Talent Development 3 Reduce Conflict

July 10, 2020

One of the skill areas listed in the Detailed Content Outline for the Certified Professional in Talent Development CPTD by ATD is “knowledge of conflict management techniques.”

Several years ago, I created a list of twelve tips to reduce conflict. I present these as a discussion starter. What techniques would you add to my list?

Reverse Roles

When people take opposing sides in an argument, they become blind to the alternate way of thinking. This polarization causes people to become intransigent, and the rancor escalates. A simple fix is to get each party to verbalize the points being made by the other person. To accomplish this, each person must truly understand the other person’s perspective, which is why the technique is effective.

Don’t Sweat the Small Stuff

Most of the things that drive you crazy about a co-worker are things that you won’t remember by the end of the day or certainly not later in the week. Recognize that the things annoying you about another person are really insignificant when considering the bigger picture and the numerous things both of you have in common.

Live and Let Live

The other person’s personal habits are just the way he or she is built. Don’t fixate on trying to change the person to conform to what you think should happen. Focus your attention on the things you like to do.

Take a Vacation

When pressure builds up, just take a brief vacation in your mind. Close your eyes, take a deep breath, and visualize a happier place and time. You can take a vicarious trip to the beach anytime you wish. One trick with this technique is to get as many senses involved as possible; feel the warm air on your cheek, taste the salt water on your lips, hear the gentle lapping of the waves, smell the seaweed by your feet, touch the warm sand on which you are sitting, see the beautiful sunset over the water.

Be Nice

Kindness begets kindness. Share a treat, say something soothing, compliment the other person, do something helpful. These things make it more difficult for the ill feelings to spread.

Extend Trust

Ernest Hemingway said, “The best way to find out if you can trust somebody is to trust them.” We’ll forgive the flawed grammar, since Ernest is already in the grave, and also since his meaning is powerfully true. Trust is bilateral, and you can usually increase trust by extending more of it to others. I call this “The First Law of Trust.”

Don’t Talk Behind their Back

When you spread gossip about people, a little of it eventually leaks back to them, and it will destroy the relationship. If there is an issue, handle it directly, just as you would have that person do with you.

Don’t Regress to Childish Behavior

It is easy for adults in the work setting to act like children. You can witness it every day. Get off the playground, and remember to act like an adult. Work is not a place to have tantrums, sulk, pout, have a food fight, undermine, or any number of common tactics used by people who are short on coping mechanisms because of their immaturity.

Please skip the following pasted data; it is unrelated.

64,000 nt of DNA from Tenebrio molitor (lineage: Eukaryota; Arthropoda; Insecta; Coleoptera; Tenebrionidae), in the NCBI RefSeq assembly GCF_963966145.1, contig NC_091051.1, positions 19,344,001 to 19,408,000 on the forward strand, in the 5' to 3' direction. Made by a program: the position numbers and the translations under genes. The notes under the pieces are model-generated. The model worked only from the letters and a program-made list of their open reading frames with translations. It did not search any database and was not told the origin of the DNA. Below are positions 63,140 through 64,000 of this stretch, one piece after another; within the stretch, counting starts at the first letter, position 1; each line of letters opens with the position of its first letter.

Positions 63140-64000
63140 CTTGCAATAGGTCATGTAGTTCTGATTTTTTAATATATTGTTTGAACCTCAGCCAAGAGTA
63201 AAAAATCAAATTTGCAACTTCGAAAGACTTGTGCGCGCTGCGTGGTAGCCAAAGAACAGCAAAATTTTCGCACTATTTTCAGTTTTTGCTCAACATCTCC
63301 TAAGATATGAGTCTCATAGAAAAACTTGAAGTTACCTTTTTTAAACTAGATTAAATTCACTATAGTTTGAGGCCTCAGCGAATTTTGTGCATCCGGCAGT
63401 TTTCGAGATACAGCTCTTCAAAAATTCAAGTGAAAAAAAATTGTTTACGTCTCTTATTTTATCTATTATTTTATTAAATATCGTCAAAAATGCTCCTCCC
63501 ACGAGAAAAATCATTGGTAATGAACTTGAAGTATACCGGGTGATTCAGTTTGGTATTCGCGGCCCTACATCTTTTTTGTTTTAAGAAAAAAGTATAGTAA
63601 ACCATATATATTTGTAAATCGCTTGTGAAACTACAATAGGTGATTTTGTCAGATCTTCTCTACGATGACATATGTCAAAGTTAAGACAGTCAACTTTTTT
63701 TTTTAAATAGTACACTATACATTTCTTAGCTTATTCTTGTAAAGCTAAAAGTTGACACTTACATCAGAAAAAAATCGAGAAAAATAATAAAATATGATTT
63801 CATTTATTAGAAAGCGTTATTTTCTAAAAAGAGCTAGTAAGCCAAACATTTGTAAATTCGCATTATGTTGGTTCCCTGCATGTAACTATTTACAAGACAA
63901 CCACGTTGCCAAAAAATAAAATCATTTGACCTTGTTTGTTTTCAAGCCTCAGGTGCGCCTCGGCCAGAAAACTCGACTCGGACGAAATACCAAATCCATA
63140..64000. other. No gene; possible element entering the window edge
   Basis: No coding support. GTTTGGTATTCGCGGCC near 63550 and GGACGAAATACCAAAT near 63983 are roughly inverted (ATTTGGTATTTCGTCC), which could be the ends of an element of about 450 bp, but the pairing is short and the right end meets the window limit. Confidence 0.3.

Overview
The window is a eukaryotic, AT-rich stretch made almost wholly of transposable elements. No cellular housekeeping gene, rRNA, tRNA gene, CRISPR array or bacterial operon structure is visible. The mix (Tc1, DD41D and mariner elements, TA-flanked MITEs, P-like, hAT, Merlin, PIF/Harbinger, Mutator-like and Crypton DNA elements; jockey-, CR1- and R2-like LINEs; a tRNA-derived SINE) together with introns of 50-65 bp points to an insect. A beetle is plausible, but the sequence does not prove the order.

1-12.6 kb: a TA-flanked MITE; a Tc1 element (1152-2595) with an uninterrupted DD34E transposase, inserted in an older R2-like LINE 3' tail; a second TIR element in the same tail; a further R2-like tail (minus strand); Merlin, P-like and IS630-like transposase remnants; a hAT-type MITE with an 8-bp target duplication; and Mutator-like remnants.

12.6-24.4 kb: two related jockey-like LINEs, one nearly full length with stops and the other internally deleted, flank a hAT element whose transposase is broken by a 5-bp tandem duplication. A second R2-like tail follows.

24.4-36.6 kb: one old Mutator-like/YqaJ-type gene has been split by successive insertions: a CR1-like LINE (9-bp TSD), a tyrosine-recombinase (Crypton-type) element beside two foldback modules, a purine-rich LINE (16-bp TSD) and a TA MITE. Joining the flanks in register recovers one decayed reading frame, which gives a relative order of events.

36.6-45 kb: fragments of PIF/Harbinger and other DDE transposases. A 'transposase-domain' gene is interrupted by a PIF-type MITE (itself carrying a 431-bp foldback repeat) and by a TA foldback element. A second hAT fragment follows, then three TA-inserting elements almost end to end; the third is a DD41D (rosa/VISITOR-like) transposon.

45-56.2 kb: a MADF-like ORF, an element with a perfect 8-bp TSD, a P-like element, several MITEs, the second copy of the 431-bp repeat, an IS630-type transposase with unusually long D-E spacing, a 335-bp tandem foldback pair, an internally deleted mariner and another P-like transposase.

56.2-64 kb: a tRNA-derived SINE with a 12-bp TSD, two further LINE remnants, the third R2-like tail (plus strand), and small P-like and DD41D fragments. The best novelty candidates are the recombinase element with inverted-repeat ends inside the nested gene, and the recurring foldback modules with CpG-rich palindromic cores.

Care About the Person

It is hard to be upset with someone you really care about. Recognize that the load other people carry is equal or heavier than your own. Show empathy and try to help them in every way possible. This mindset is the route to real gratitude.

Listen More Than You Speak

When you are talking or otherwise expounding, it is impossible to be sensitive to the feelings of the other person. Take the time to listen to the other person. Practice reflective listening and keep the ratio of talking to listening well below 50%.

Create Your Development Plan

Most individuals have a long list of what other people need to do to shape up but a rather short list of the things they need to improve upon. Make sure you identify the things in your own behavior that need to change, and you will take the focus off the shortcomings of others.

Follow the Golden Rule

The famous Golden Rule will cure most strife in any organization. We tend to forget to apply it to our everyday battles at work.

If we would all follow these 12 simple rules, there would be a lot less conflict in the work place. It takes some effort, but it is really worth it because we spend so much time working with other people.

Following these rules also means leading by example. If just a few people in an organization model these ideas, other people will see the impact and start to abide by them as well. That initiative can form a trend that will change an entire culture in a short period of time.


The preceding information was adapted from the book Leading with Trust is like Sailing Downwind, by Robert Whipple. It is available on http://www.leadergrow.com.

Robert Whipple is also the author of The TRUST Factor: Advanced Leadership for Professionals, Understanding E-Body Language: Building Trust Online, and Trust in Transition: Navigating Organizational Change. Bob consults and speaks on these and other leadership topics. He is CEO of Leadergrow Inc. a company dedicated to growing leaders.